Word of the Day : April 12, 2018


adjective NOO-FANG-guld


1 : attracted to novelty

2 : of the newest style or kind

Did You Know?

Newfangled is actually a pretty old word. It dates all the way back to the 15th century, and likely developed from the even older adjective newfangle, which probably derives from a combination of the Middle English newe, meaning new, and the Old English fangol, from a verb meaning "to take." In its earliest documented uses, newfangled described a person who was fond of new things, fashions, or ideas. Current usage indicates that newfangled is used—sometimes deprecatingly—to describe anything that is new, hip, hot, or happening, while other times it is used with irony for something—such as rock music—that might have been new at one time but is hardly new anymore.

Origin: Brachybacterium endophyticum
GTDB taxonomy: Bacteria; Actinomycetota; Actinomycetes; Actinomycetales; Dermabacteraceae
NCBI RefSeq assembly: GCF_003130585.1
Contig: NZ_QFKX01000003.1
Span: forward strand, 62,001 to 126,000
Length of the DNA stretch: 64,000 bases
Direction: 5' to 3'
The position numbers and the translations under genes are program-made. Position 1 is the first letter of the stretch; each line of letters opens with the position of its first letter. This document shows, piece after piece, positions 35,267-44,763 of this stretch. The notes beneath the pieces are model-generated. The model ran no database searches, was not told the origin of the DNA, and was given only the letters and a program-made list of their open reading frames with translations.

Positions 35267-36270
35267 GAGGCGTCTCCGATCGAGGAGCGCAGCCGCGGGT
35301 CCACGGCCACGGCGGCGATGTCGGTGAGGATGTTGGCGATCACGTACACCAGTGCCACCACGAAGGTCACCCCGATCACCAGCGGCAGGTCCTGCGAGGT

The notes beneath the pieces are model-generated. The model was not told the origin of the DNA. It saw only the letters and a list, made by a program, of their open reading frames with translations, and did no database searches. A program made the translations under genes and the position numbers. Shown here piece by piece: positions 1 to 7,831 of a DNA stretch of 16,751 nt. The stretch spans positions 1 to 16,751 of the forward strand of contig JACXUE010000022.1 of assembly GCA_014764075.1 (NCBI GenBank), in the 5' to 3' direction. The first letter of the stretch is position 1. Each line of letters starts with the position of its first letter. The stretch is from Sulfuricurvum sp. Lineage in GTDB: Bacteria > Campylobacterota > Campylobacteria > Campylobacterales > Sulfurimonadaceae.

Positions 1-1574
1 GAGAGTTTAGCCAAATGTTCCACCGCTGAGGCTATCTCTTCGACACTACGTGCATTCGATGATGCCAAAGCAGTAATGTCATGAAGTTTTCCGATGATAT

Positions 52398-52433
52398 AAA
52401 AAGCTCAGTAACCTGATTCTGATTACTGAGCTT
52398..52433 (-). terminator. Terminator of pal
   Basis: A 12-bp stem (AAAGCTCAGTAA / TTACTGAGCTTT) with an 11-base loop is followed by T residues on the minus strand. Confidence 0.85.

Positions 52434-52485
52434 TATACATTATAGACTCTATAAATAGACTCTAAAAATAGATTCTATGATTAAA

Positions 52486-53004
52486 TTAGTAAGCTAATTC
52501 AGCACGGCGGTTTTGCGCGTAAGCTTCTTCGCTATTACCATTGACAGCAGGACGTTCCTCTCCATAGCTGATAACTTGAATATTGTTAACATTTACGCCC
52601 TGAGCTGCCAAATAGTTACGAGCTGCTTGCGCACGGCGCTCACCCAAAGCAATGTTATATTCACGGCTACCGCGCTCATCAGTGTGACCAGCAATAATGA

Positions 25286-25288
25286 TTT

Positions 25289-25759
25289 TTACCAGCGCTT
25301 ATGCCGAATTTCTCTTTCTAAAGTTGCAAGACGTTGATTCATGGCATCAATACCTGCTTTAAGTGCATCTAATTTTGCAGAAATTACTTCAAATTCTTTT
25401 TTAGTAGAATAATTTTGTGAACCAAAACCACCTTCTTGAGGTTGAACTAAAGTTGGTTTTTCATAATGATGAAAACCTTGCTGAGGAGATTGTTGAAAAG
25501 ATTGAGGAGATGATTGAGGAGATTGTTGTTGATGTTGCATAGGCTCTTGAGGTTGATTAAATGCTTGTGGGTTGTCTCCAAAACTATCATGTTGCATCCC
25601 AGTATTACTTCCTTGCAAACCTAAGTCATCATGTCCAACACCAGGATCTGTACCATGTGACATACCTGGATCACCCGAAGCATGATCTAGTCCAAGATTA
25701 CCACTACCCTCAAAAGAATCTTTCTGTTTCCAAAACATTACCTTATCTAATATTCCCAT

"If you're more like me and less like the authors of Fortune's outstanding blockchain and cryptocurrency site The Ledger, this newfangled stuff is more often than not clear as mud. I don't intend to completely elucidate it for you in one day." — Adam Lashinsky, Fortune.com, 7 Mar. 2018

"When they arrive in Memphis, they head to church, where Elvis' uncle, the church's reverend, is preaching about how this newfangled thing called rock is the devil's music." — Chancellor Agard, Entertainment Weekly, 12 Mar. 2018

Name That Synonym

Unscramble the letters to create a synonym of newfangled: UVEOLENL.



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